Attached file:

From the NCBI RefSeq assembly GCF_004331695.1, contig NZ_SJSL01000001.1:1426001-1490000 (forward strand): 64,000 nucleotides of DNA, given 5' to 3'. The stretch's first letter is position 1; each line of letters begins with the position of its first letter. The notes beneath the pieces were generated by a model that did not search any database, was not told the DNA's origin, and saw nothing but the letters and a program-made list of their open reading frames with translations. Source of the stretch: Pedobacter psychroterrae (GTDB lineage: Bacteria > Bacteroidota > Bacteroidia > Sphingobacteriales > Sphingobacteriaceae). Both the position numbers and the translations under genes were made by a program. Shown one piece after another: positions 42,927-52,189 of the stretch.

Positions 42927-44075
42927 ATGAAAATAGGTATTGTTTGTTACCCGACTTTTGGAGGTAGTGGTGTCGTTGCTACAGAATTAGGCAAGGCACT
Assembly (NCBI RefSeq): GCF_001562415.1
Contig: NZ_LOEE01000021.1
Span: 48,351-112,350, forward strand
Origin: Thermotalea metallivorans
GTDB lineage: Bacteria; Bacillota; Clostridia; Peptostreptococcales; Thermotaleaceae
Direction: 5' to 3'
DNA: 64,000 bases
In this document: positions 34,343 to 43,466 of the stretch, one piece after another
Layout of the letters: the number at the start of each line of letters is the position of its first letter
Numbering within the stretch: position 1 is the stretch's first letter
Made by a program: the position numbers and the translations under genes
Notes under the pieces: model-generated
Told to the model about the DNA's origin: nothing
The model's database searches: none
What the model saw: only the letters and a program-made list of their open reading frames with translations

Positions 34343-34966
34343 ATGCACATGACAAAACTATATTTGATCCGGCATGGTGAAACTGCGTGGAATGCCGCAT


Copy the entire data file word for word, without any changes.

From the NCBI RefSeq assembly GCF_004331695.1, contig NZ_SJSL01000001.1:1426001-1490000 (forward strand): 64,000 nucleotides of DNA, given 5' to 3'. The stretch's first letter is position 1; each line of letters begins with the position of its first letter. The notes beneath the pieces were generated by a model that did not search any database, was not told the DNA's origin, and saw nothing but the letters and a program-made list of their open reading frames with translations. Source of the stretch: Pedobacter psychroterrae (GTDB lineage: Bacteria > Bacteroidota > Bacteroidia > Sphingobacteriales > Sphingobacteriaceae). Both the position numbers and the translations under genes were made by a program. Shown one piece after another: positions 42,927-52,189 of the stretch.

Positions 42927-44075
42927 ATGAAAATAGGTATTGTTTGTTACCCGACTTTTGGAGGTAGTGGTGTCGTTGCTACAGAATTAGGCAAGGCACT
Assembly (NCBI RefSeq): GCF_001562415.1
Contig: NZ_LOEE01000021.1
Span: 48,351-112,350, forward strand
Origin: Thermotalea metallivorans
GTDB lineage: Bacteria; Bacillota; Clostridia; Peptostreptococcales; Thermotaleaceae
Direction: 5' to 3'
DNA: 64,000 bases
In this document: positions 34,343 to 43,466 of the stretch, one piece after another
Layout of the letters: the number at the start of each line of letters is the position of its first letter
Numbering within the stretch: position 1 is the stretch's first letter
Made by a program: the position numbers and the translations under genes
Notes under the pieces: model-generated
Told to the model about the DNA's origin: nothing
The model's database searches: none
What the model saw: only the letters and a program-made list of their open reading frames with translations

Positions 34343-34966
34343 ATGCACATGACAAAACTATATTTGATCCGGCATGGTGAAACTGCGTGGAATGCCGCAT